On the morning after lawmakers reached a budget deal that doesn’t include an extension in unemployment benefits, chief GOP budget architect Paul Ryan awoke to a raft of home-state headlines that were all about the nearly 100,000 Wisconsinites who stand to get cut off.
“99,000 unemployed Wisconsinites face cuts,” blared one front page. “Jobless benefits at risk for 99K in Wisconsin,” blared another. “99,000 state residents to lose benefits,” blared a third. You can see those and a lot more at this compilation of front pages put together by Dems on the Ways and Means Committee.
The imminent expiration of the Emergency Unemployment Compensation program for 1.3 million Americans is mostly being treated as a fait accompli in Washington. But it looks to be turning into a very resonant issue in local media in states where many thousands of residents will be directly impacted by it. (Dems have created an interactive map showing how many people in each state stand to lose benefits.)
This fact is central to the emerging Dem strategy to increase pressure on Republicans to agree to an extension. House Dems are working to drum up as much local press coverage of the issue as possible, because local coverage can focus directly on how many constituents in a lawmaker’s state stand to be hurt — making it hit home in a way Beltway media coverage can’t.
For instance, articles like this one in the Las Vegas Review-Journal dramatize the plight of a family set to lose benefits, after the mother was laid off last year from her job as a store manager. Headline: “With benefits on block, jobless Nevadans face uncertainty.” Dems hope such coverage pressures Republicans they deem getable, such as Nevada Senator Dean Heller and Rep. Joe Heck.
This strategy includes placing Op ed pieces by Democrats in papers that serve the districts of top Republicans, such as this one by Rep. Sander Levin in the Cleveland Plain-Dealer, the largest paper in John Boehner’s home state. The game plan is granular: One Democrat points out to me that stats are available on how many would lose benefits on the county level, and that Dems are trying to push these numbers into the coverage, because it is tangible for people in local communities. These numbers are already being reflected in local stories like this one.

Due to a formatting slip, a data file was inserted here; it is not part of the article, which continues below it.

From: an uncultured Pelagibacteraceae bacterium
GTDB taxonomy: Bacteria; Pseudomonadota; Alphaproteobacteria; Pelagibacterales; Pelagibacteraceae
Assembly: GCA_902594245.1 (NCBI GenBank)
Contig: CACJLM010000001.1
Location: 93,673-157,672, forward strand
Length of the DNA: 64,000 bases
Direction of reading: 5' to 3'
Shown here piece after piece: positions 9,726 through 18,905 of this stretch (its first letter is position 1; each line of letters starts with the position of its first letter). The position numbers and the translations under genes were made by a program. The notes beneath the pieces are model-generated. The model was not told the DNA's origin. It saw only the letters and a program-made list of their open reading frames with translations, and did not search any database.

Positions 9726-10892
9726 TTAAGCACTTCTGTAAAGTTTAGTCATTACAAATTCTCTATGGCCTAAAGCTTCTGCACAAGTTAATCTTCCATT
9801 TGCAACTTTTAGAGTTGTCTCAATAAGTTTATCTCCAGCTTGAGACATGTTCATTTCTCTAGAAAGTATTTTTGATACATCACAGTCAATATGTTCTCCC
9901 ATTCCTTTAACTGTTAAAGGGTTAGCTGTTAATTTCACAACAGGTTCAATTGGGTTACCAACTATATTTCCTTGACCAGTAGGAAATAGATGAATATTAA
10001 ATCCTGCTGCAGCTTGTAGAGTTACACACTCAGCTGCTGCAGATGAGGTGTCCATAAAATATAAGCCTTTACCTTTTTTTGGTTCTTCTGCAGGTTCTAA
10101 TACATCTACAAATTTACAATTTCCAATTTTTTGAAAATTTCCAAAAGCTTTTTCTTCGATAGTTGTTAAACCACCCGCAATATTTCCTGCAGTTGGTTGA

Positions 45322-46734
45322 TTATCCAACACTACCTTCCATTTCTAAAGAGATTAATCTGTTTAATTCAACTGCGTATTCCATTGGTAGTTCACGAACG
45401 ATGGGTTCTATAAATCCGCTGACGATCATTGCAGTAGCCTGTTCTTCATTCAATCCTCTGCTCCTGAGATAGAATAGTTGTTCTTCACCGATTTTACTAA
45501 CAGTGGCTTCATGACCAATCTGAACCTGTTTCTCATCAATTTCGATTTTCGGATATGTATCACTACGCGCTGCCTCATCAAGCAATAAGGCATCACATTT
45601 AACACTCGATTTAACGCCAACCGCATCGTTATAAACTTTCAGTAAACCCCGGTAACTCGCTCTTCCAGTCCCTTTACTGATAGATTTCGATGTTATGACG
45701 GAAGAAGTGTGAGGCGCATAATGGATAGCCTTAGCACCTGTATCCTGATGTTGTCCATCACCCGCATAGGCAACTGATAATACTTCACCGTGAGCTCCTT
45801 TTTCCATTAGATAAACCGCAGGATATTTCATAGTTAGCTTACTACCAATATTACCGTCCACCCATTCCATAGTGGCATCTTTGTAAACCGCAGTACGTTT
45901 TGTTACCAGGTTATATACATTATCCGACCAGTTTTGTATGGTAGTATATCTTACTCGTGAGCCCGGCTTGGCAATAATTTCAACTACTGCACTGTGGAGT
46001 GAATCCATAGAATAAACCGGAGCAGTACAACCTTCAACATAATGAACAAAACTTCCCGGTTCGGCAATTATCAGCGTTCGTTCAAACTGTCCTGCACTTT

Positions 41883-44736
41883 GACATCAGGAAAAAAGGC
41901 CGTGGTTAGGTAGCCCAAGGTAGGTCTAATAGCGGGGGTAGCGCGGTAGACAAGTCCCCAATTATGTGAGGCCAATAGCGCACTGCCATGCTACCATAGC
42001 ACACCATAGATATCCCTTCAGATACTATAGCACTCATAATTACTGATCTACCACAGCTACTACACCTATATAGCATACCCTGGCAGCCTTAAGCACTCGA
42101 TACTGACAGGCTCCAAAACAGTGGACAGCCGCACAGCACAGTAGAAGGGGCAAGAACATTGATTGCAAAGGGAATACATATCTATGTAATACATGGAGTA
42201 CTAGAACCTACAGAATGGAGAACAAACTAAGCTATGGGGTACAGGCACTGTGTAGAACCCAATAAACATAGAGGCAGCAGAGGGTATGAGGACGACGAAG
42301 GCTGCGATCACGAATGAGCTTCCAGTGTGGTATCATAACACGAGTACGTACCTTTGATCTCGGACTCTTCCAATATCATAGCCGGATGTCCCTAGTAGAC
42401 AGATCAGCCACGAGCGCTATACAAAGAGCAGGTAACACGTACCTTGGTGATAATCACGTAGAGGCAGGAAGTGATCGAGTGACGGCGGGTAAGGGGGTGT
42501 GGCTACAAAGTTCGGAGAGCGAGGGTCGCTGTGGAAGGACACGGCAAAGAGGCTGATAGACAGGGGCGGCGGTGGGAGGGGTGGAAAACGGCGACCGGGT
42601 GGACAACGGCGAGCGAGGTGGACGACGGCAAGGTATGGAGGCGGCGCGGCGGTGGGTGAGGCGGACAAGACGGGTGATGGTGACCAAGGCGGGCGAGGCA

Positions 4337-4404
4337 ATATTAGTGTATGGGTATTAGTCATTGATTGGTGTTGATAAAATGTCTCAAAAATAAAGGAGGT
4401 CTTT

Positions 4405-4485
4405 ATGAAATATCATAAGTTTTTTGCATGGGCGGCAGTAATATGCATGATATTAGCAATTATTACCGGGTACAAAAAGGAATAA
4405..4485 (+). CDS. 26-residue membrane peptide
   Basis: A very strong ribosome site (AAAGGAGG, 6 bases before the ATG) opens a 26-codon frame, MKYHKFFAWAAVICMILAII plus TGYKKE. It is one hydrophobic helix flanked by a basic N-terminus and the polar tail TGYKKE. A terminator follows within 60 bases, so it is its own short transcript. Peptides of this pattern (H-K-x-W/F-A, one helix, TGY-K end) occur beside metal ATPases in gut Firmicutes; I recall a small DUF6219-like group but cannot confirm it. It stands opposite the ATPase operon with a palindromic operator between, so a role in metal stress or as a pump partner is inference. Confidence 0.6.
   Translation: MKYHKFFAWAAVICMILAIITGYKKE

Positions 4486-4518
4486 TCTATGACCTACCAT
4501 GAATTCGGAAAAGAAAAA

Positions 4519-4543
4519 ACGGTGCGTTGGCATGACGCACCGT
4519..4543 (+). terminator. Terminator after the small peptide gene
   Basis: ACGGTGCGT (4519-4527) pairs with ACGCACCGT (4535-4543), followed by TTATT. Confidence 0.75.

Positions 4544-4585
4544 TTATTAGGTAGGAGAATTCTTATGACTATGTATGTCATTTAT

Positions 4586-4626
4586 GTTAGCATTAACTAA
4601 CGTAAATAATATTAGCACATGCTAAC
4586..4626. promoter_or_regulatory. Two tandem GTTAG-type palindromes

Now, it’s fair to question whether Democrats did enough to get a UI extension in the budget deal. Perhaps they could have drawn a harder line on the issue and used their leverage (Republicans will need Dems to pass the deal out of the House) more effectively.
But beyond those legitimate points, it needs to be understood that Dems have not given up on getting Republicans to agree to the UI extension. This could either be accomplished through a stand alone bill or an add on during the budget process, and Democrats continue to press Republicans behind the scenes.
Will any of this matter to Republicans? It’s hard to say, since so many are cosseted away in such safe districts that tough headlines may not matter to them. But the public statements from GOP leaders on the extension have seemed tepid, suggesting their opposition isn’t really visceral. It seems like they’d love for this issue to go away. Boehner has said he’s willing to look at an extension if the White House offers a “plan,” which seems like he’s open to some kind of trade. Of course, conservatives who are already scorching GOP leaders over the deal will only get more outraged if they agree to a UI extension, making it that much harder.
Still, the coverage could get a lot worse, once the deadline looms and human interest stories multiply about folks facing the loss of benefits during the holiday season, at a time when reporters have little else to write about. I wouldn’t give up on Republicans agreeing to the extension just yet.